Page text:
Sony Pictures Home Entertainment shows great timing in releasing the 22-episode first season of the NBC drama "Hannibal" on DVD and Blu-ray on August 12, 2014. This provides existing fans of this top-rated a good opportunity to relive the S1 events before the September 22, 2014 broadcast premiere on the second season on NBC. This release also gives those of us who lacked room for this top-rated show on our DVRs to discover it.
Folks who know James Spader from the films "Sex, Lies, and Videotape" and "Stargate" and the television series "The Practice"and "Boston Legal" (not to mention his eccentric Robert California on "The Office") already know that he is well cast as socio/psychopath Raymond "Red" Reddington in "Blacklist."
The nonchalant manner in which Red makes small-talk with highly damaged associates and enemies in the agents of chaos circles in which he travels, regularly kills people in quick and painless and a little less quickly but much more painfully, and interacts with the F.B.I. agents with whom he he shares mutual animosity but equally mutual benefits make him one of the more interesting film or television characters since Spader's Graham Dalton in 1989's "Sex."
The "Blacklist" writers do an awesome job in the pilot regarding the "Firefly" dilemma regarding whether to initially provide enough exposition to allow the audience to fully understand the setting and characters or jump right into the action so as not to lose the attention of said viewers. The "Blacklist" solution is to have highly sought after fugitive Reddington quickly surrender to the F.B.I. and have his future colleagues there recap his impressive early years and subsequent two-decade rampage.
The following clip, courtesy of YouTube, of an NBC promo. that includes the aforementioned early scenes offers a strong sense of this well-produced show.
A similar device introduces the viewers to newly transferred F.B.I. profiler Elizabeth Keen, who is the only person with whom Reddington initially will cooperate. The accepted deal is that Reddington gets to roam relatively freely in exchange for helping the F.B.I. task force that is formed to work with him capture criminals that are as bad or worse than him.
This arrangement is reminiscent of fellow NBC drama Hannibal that has Hannibal Lecter of "The Silence of the Lambs" fame working with the F.B.I. to capture big bads. On a larger level, this theme is a darker version of "characters wanted" USA network series that pair a quirky but talented oddball with a more straight-laced traditional G-man type.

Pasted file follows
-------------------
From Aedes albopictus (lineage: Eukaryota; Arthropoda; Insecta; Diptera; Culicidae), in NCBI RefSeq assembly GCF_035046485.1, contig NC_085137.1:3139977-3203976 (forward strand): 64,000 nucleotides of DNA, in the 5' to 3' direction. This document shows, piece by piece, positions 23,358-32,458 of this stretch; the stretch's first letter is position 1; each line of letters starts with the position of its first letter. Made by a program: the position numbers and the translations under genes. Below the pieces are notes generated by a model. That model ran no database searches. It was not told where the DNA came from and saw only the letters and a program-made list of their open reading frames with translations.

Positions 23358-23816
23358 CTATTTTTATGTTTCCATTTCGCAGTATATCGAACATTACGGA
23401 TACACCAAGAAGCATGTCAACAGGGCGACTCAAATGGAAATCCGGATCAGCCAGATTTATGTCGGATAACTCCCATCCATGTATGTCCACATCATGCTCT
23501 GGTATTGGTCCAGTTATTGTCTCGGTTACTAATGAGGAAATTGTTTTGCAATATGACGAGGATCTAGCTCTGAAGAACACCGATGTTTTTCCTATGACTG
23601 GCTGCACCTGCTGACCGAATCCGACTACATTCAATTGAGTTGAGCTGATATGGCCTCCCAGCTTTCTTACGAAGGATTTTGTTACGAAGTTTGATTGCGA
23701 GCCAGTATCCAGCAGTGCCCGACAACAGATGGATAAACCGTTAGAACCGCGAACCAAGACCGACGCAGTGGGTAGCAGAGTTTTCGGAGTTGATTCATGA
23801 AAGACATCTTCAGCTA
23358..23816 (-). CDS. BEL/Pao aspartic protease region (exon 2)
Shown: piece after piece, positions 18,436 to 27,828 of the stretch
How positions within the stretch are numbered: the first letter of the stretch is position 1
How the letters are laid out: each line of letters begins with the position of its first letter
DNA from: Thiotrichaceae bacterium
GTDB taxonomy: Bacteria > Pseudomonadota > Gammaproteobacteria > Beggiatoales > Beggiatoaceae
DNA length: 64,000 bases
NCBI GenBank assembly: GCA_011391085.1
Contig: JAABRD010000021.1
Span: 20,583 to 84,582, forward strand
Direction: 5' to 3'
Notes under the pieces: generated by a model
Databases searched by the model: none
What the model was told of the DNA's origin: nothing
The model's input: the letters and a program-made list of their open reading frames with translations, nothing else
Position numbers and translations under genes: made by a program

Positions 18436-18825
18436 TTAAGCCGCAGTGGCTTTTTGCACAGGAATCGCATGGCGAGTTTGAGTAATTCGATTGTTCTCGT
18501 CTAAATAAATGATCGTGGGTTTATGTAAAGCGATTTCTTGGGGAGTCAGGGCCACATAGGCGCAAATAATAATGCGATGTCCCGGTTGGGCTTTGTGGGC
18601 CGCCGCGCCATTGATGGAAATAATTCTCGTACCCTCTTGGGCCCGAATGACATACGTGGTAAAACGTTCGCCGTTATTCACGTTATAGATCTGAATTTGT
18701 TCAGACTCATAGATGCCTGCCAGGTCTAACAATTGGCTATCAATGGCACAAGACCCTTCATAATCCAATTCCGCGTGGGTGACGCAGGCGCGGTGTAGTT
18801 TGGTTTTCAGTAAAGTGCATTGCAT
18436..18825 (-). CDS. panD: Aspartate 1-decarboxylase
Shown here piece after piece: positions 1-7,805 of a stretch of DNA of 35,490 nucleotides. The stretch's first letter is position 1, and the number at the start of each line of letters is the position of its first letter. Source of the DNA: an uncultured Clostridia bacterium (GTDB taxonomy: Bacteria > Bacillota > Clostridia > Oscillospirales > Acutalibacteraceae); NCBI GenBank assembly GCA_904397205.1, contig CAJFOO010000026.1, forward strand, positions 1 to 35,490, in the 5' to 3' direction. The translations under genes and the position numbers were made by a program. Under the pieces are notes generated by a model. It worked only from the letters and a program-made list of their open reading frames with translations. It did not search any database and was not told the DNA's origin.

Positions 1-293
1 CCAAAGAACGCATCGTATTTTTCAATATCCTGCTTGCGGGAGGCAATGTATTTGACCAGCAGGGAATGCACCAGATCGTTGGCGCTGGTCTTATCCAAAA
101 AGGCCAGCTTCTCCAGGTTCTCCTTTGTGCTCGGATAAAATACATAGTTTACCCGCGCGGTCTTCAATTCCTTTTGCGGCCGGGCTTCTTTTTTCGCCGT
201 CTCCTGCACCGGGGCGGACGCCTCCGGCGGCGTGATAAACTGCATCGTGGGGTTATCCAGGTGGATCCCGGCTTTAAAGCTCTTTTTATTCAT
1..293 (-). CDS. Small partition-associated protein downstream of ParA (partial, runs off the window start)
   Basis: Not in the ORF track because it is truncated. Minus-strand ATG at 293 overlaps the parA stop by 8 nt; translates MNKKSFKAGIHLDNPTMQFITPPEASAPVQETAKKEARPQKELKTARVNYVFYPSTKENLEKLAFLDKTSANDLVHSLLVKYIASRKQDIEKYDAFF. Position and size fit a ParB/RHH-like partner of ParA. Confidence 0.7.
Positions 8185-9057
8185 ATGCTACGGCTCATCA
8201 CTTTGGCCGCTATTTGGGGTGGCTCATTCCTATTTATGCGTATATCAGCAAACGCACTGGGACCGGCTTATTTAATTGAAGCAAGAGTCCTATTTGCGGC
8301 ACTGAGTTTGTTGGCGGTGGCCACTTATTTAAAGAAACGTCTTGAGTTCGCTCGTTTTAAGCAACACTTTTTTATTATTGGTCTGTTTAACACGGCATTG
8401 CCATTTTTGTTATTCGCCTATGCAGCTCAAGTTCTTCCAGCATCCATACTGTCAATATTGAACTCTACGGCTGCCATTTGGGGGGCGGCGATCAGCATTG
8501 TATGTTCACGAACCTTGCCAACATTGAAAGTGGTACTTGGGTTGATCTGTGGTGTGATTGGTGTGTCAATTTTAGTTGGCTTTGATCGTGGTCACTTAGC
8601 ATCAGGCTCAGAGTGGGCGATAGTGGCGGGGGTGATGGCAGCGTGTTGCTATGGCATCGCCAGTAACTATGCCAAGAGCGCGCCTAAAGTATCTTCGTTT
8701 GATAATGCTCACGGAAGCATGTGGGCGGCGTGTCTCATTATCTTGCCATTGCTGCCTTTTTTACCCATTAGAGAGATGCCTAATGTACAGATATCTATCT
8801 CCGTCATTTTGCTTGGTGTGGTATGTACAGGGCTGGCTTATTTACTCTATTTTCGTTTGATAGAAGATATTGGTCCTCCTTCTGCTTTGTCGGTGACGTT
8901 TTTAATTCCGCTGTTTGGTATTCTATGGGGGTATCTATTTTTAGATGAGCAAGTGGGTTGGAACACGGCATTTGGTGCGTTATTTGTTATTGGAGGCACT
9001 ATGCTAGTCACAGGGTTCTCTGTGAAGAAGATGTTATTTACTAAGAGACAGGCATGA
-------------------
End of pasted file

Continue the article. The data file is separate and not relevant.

Although Keen is mostly a by-the-book agent, her two male colleagues more fully fit the well-pressed suit and stoic demeanor fed. mold. Fellow agent Donald Ressler largely seems to exist to look hunky and exchange beat-downs with the bad guys. One of the more entertaining scenes has him exchange his dark suit for an aging skate-rat outfit.
Team leader Harold Cooper is even more humorless than Ressler and looks as if he sleeps in his suits. An amusing aspect of him is that his portrayor "Dollhouse" veteran Harry Lennix sounds a great deal like Barack Obama.
Reddington focusing his co-operative effort with this team on the individuals that comprise the titular list is a nicely odd homage to the former must-see NBC sitcom "My Name is Earl" that has the titular redneck striving to rectify the harms from past and present sins on his itemization of those transgressions.
"Blacklist" digs even further back into television history by borrowing the concept from the classic '60s "Batman" series of making most of the targets of the investigations incredibly diabolical and equally warped. Many of these "Blacklist" folks additionally have "Batman" style names, such as the Kingmaker and the Alchemist.
The origin stories of several of these colorful villains contribute to the "Batman" vibe both by explaining why they went bad and how that impacts their individual form of malfeasance. These include a former abused child who inflicts the exact same injuries on those he captures as his victim inflicted on the children or spouse whom they abused.
Like many modern procedurals, "Blacklist" also focuses on the Reddington/Keen relationship. His interest in her being personal is clear early on, but fully discovering both the true nature of his motivation and the mysteries involving Keen's fourth-grade teacher husband and her father requires watching the full season of reveals that the writers artfully share. One spoiler is that, like life itself, everything is connected much more than most of us could ever predict.
Excitement that leads up to all this includes a violent raid on the former mail-sorting facility from which the team covertly operates, two cases in which the evil mastermind of the week coerces innocents into doing some of his dirty work, and a caper inside an embassy.
The DVD extras include special features that provide insight into the series as a whole and the individual episodes.
This profile of "Blacklist" ultimately reveals that it nicely combines elements with proven track records and has enough of an edge to make the "kids" happy without alienating those of us who were around to first see "Sex" in the theater.